Sunday, June 07, 2015

DUBLIN, Ohio — Surreal, all of it. A swing of emotions that were so contrasting and so personal that five years later they are still vivid. One day, Justin Rose was accepting accolades for having won one of the most prestigious US PGA Tour tournaments, the next he was just another golfer in a long line of failures walking to his car in a warm twilight.
“It was all so different,” Kate Rose recalled. “Standing on the green at 18 with Jack and Barbara Nicklaus one day, then the next, no one was even watching — except for me and (their son) Leo.”
Sunday’s prize that year for winning the Memorial? A cool $1.08 million.
Monday’s gift for shooting 68-72 in a U.S. Open sectional qualifier? A pat on the back but sincere regrets, because he wasn’t offered a spot into the season’s second major, at Pebble Beach, no less.
A shame, remembers Rose, “because I played a great stretch of golf, which kind of made me believe I had a chance at the U.S. Open. Sort of made the qualifying very disappointing.
What is remembered more clearly that week five years ago was that Rose was the ultimate example of how even with best intentions, something can slip through the cracks. Admirably offering exemptions to the top 60 in world ranking, the USGA made the cutoff late May.
Unfortunately, Rose at the time was ranked 66th.
No worries, he put his fortunes in a 36-hole sectional, and focused on the Memorial Tournament. Then 29, the Englishman was at an intriguing point in his career, so solid on many fronts, but “I was feeling the pressure for a number of years to notch my first PGA Tour victory.”
With a pulsating finish, he did that week. Four behind Rickie Fowler through 54 holes, Rose fired a closing 66 and won by three over Fowler, who shot 73. “Got the monkey off my back,” Rose said.
It just didn’t get him a spot into the U.S. Open field, a reality that unsettled many of his supporters in the media, but never did Rose complain. “Hey just said, ‘Those are the rules,’ “ Kate Rose said. “That’s Justin.”
As she recalled that unforgettable set of events, Kate Rose shared a smile with her husband. Justin Rose, riding the momentum of a birdie-birdie finish late Friday, carried that good feeling into Saturday’s third round of the Memorial and turned an impressive 6-under 66 into a three-stroke lead. Having started the day three off of David Lingmerth’s lead, Rose finished it at 15-under 201, now clear of Francesco Molinari (69 — 204) and Lingmerth (72 — 204), with Jim Furyk (70 — 205) alone in fourth.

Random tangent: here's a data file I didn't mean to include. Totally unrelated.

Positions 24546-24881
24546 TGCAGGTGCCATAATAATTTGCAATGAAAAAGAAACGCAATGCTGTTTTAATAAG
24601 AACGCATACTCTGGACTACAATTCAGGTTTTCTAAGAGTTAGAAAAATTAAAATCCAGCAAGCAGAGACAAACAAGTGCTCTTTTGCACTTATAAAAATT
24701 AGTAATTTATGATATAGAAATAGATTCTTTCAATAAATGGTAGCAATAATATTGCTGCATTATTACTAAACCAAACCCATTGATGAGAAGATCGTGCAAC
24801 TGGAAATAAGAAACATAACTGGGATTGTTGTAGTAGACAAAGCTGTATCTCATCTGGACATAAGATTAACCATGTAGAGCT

“Obviously, a lot has been going right,” Rose said, and while he meant in 2015, because he has already won a tournament in New Orleans and finished second in the Masters, he could have been talking about his career since the 2010 Memorial. Rose has followed that with at least one win in each of the five PGA Tour seasons, and with seven on his resume, he’s a bonafide superstar.
One of those seven includes the 2013 U.S. Open, and there were more than a few suggestions two years ago at Merion that Rose’s triumph was a worthy reward for having been short-changed in 2010. After all, his victory at the Memorial that year bumped him to No. 33rd in the Official World Golf Ranking and it was hard to believe he wasn’t exempt; but deadlines were deadlines and it didn’t matter to the USGA.
Rose had to go through qualifying.
“I remember walking around and chasing Leo (then 15 months old) for 36 holes and people looking and doing double-takes. ‘Didn’t you just win yesterday?’ they asked. All of it was pretty grounding,” Kate Rose said.
Clearly, the USGA could even see the snafu, so starting in 2011 it adjusted its qualifying list; in addition to a top 60 cutoff in late may, there would be a top 60 cutoff after the Memorial. Good for others, just no good in 2010 for Rose.
“I was a trailblazer,” Rose said with a laugh, moments after addressing the media as this year’s 54-hole leader. “But, no, none of the boys have thanked me.”
Maybe a guy such as Andy Sullivan will change that Sunday, because if things play out favorably, the unheralded Englishman will benefit from what developed out of Rose’s misfortune in 2010. 
Presently 58th in the OWGR, the 29-year-old Sullivan needs a positive week at the Memorial to move comfortably inside the top 60 and be eligible for an exemption when the second cutoff is applied June 15. Given that he shot 72 — 206 and is tied for fifth, just five off the lead, it’s safe to say Sullivan is in good shape headed into Sunday.
The thing is, no one is in as good a shape as world No. 6 Rose, whose confidence is enormous and his momentum plentiful.
Not even the disappointing memory of his failure at that 36-hole qualifier just one day after winning the Memorial can spoil things. “He handled it all so well,” Kate said, recalling the swing of emotions in 2010. “He said that some day the rules will be corrected, but for now, he’d play on.”
He was right. And he has. Beautifully, we might add.



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